Tim Beck still recalls his first player meeting as Scottsdale Saguaro’s head coach.
It was the spring of 1993. Saguaro’s football program had gone a combined 5-43 the previous five seasons. Players and their parents were dispirited. A sense of resignation hung over the program, as if losing was somehow inevitable.
A few players showed up late for the meeting. Beck kicked them out.
“They were like, ‘Ooh, this guy is serious,’ ” Beck said.
Twenty-three years later, the memory brings a smile to Beck’s face. He’s got a big-time job now, co-offensive coordinator and quarterbacks coach for Ohio State, but around here, he’s known as the guy who started Saguaro down the path that’s resulted in four straight state championships and nine in 11 years.
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“I don’t know if I created the monster,” Beck said, “but it was a lot of fun for sure.”
That wasn’t the case when Beck took over. Saguaro was 1-9 the previous year. Apache Junction head coach Vance Miller, then a junior center with the Sabercats, said losing had become “a way of life.”
“We really didn’t know any different,” he said.
They soon would. Prior to accepting the Saguaro job, his first as a head coach, Beck had been a graduate assistant on Bill Snyder’s staff at Kansas State. Snyder believed in the Midwestern ethos of having a tough and physical football team, and Beck brought that mindset to Saguaro.
“We just worked really hard, put some paint on some walls, rolled up our sleeves and just tried to create a hard-nose football team,” Beck said. “We just trained the guys really hard.”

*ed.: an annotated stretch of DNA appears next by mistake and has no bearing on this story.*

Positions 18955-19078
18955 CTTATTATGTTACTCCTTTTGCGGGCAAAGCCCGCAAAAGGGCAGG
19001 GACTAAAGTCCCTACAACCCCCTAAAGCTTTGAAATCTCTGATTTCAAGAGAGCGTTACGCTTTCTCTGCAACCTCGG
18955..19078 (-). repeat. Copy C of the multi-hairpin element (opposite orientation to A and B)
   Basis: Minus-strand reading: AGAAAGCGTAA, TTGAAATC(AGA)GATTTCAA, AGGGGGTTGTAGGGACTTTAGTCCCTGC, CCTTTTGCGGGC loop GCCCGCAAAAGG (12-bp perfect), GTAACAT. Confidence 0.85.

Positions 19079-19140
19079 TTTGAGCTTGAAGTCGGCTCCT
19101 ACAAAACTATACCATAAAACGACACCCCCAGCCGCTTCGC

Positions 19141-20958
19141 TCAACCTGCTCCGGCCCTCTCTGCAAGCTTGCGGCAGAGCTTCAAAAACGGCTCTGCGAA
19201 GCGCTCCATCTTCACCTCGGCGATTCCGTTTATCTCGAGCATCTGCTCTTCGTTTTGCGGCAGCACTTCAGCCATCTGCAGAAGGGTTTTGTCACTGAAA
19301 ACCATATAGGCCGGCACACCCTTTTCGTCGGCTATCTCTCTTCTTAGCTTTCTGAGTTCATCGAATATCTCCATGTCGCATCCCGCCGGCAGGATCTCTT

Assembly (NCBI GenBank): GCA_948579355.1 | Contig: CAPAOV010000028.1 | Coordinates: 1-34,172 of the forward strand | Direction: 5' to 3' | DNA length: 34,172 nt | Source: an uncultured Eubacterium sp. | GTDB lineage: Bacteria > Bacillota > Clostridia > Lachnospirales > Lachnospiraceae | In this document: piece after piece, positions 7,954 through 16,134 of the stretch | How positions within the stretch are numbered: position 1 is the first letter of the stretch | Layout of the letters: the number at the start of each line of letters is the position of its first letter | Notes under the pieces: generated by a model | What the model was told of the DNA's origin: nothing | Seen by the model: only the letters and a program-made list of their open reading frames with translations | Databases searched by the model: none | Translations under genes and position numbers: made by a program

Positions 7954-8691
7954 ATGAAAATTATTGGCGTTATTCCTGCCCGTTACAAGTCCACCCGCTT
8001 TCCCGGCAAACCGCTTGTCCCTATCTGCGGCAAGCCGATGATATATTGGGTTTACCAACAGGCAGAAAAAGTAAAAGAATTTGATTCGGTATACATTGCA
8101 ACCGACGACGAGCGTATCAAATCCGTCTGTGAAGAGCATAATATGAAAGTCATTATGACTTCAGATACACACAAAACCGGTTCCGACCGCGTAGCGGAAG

His message in that first meeting was simple.
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“I told them, ‘There’s no magical formula for winning. There’s no pill you can take,’ ” Beck said. “But you do everything right all the time. I quoted Vince Lombardi about how winning is a habit and so is losing. You get used to losing and do the same things and you accept it and it’s OK. But it’s not OK. You can’t walk into meetings late. You can’t do that. You can’t accept those things.”
Saguaro had some players, most notably running back/defensive back Mike Brown, who would go on to play at the University of Nebraska and in the NFL for nine seasons. What Saguaro didn’t have was coaches who got the most out of those players.
Until Beck arrived.
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“He came in with a whole different philosophy than we were used to at Saguaro at the time,” Miller said. “Everything he did was right.”
Beck immediately instituted summer workouts, something Saguaro hadn’t done in the past. Every conditioning drill was relevant to what the Sabercats needed to do in a game. Practices were physical, but with a purpose.
“It was kind of an eye-opening experience really, learning about football,” Miller said. “Although we had some great coaches prior to that point, they were very old-school. We’d line up and not really know what we were doing. Tim opened our eyes to technique, how to watch game film, how to analyze and think about strategy instead of just going out and knocking heads. That first year we learned more football in one year than we had learned in our entire life.”
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By 1995, the lessons had taken hold; Saguaro finished 13-1 and won the 4A state championship, beating Glendale Ironwood 42-7. Beck moved on, becoming offensive coordinator at Missouri State and, after high school head coaching stops in Texas, coaching at Kansas and Nebraska before being hired by Urban Meyer in January 2015.
He can win a national championship at Ohio State but there will always be a special place in his heart for that Saguaro state championship team.
“It’s one of my top memories,” he said. “Because what you do, you see the faces of those kids. I still keep in touch with a lot of them. It sticks with them. That bond will never be broken with those guys. That’s true to this day.”
Reach Bordow at email@example.com and 602-448-8716. Follow him on Twitter at Twitter.com/sBordow.